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Weekends are generally my cleaning days. Since I work, Saturdays are spent vacuuming, doing laundry, going grocery shopping, washing dishes, mopping floors, picking up toys etc. This past Saturday I asked Malachi what he wanted for breakfast, knowing he was going to say “pancakes” and because I do not have any microwavable pancakes (note to self, put those on the grocery list), I had to make the pancakes from scratch, which meant there was going to be even more mess for me to clean up. After eating, I asked him what he wanted to do and rather than saying “watch tv” or “play with my toys” he stated he wanted to go to the zoo. So I was faced with a decision. Do I leave the house the way it was (messy) to go the zoo or do I tell my son we will go later (translation: not today) so that I could clean the house?
(waiting for pancakes)
We are faced with that decision every day. Whether we are stay at home parents or work outside the house parents, the list of chores seems never ending. The laundry never stops piling up. There always seems to be at least one dirty dish in the sink. The toys do not put themselves away. The carpet needs to be vacuumed. The bathrooms need to be scrubbed. Someone needs to make dinner. And it is obviously important that those things get done, but sometimes we need to ignore the mess and go to the zoo.
(at the zoo)
I took my children to the zoo. They had fun looking at the bears, and seeing the monkeys. They watched the hippos and looked at the elephant. I enjoyed watching my two little children get out of their stroller at the exhibits and stand next to each other peering through the glass case looking at the animals. Those are the memories that matter.
I do not like mess. I like for things to be in order. I like for my clothes to be color coordinated in the closet (they never are), for the laundry to be neatly put away (it never is), for the sink to be void of dishes (does that ever happen). I like order but sometimes we need to allow our house to look a little chaotic so that we can spend time with our children.
I have said it before but I want the memories my children have not to be that their bed was always made (it never is), but that I played outside with them. I want them to remember not that the sink never had dirty dishes in them, but that I made the pancakes at 9 pm even though I was exhausted. I want them to not remember that the carpet was always vacuumed but that I walked with them to the park and then carried them home because they no longer wanted to sit in the stroller. I want them to remember the trips to the zoo and children’s museum and the summers spent playing in the pool. I want them to remember the things that matter.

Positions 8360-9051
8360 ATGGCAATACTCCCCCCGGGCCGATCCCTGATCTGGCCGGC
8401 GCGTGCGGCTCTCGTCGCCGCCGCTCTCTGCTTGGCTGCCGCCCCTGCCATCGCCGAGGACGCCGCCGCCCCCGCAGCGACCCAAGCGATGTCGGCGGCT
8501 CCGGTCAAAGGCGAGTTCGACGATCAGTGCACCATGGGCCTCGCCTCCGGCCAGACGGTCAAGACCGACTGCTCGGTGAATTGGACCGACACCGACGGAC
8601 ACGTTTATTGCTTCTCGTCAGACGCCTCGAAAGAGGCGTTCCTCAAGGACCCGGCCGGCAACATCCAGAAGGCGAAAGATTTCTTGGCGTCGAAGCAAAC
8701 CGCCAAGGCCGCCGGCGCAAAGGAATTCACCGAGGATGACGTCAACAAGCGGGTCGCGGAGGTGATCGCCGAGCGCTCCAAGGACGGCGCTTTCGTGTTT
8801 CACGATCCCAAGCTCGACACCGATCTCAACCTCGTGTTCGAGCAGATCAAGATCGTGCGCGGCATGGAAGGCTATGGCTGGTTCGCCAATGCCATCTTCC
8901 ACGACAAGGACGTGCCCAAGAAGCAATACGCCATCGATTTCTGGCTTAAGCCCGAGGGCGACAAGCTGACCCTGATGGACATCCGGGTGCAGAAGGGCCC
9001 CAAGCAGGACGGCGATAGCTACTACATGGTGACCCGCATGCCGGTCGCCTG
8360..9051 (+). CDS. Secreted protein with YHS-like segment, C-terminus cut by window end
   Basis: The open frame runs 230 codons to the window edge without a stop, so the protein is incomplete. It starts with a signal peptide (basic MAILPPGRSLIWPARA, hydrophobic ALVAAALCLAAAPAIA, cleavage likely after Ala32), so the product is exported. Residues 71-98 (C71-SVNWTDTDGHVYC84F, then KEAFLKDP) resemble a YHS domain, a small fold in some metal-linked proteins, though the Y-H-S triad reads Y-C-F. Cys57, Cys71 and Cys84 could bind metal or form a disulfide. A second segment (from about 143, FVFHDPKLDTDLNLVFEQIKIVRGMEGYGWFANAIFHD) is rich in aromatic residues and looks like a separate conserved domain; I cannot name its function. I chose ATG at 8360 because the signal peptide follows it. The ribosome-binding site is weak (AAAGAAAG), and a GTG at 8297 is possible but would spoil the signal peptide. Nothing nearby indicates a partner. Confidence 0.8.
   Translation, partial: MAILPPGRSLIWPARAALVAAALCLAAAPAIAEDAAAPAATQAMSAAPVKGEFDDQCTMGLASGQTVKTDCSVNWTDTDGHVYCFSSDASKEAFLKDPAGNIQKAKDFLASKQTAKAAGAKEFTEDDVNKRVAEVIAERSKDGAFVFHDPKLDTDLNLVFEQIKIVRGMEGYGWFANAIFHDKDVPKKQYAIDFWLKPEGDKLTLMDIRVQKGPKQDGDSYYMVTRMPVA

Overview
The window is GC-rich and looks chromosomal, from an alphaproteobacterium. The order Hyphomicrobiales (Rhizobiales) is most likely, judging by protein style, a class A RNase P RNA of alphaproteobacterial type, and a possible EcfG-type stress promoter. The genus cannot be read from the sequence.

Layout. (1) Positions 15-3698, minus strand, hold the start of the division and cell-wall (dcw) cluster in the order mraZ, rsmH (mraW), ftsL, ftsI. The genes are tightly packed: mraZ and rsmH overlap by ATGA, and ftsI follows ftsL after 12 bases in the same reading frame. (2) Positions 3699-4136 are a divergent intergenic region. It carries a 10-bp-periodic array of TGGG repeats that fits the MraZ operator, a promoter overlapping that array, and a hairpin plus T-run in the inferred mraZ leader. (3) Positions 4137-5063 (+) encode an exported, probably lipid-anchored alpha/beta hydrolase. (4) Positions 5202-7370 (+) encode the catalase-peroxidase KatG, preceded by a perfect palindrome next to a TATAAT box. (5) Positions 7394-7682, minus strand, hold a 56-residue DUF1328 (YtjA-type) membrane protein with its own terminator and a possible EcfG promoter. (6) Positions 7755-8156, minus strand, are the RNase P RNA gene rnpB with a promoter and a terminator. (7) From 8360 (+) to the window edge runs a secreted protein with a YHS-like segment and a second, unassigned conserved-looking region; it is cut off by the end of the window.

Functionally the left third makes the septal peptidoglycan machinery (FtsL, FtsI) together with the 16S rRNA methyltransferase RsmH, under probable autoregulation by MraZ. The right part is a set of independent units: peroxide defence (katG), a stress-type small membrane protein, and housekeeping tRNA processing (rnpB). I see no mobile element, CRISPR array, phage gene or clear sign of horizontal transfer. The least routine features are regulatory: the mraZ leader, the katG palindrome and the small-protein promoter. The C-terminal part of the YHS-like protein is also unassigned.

And so sometimes the dishes do pile up. Sometimes the laundry does not get folded right away. Sometimes the toys remain on the floor overnight. Sometimes the house does not look immaculate. But you know those things do not matter. What matters is that I dropped all of my Saturday cleaning plans to take them to the zoo.
(just so you know my house is not always messy)
The same is true with our relationship with our spouse. It is so easy to get caught up with the mundane chores of the day. Wake up, make breakfast and lunch, go to work, text a little during the day, eat dinner, clean the house, repeat the next day. Just as it is important for me to “go to the zoo” with my children even though I have a mountain of chores to do, it is important for us to nourish our relationship with our spouse. Although it is not feasible for many spouses to go on weekly dates, it is so important that throughout the week spouses nourish their relationship. It is so easy to get caught up in the responsibilities of being an adult, the paying of the bills, and the cleaning of the house and the repairs around the house, but spouses need to spend quality time together. Play board games, go on walks, sit on the porch.
( just sitting on the porch)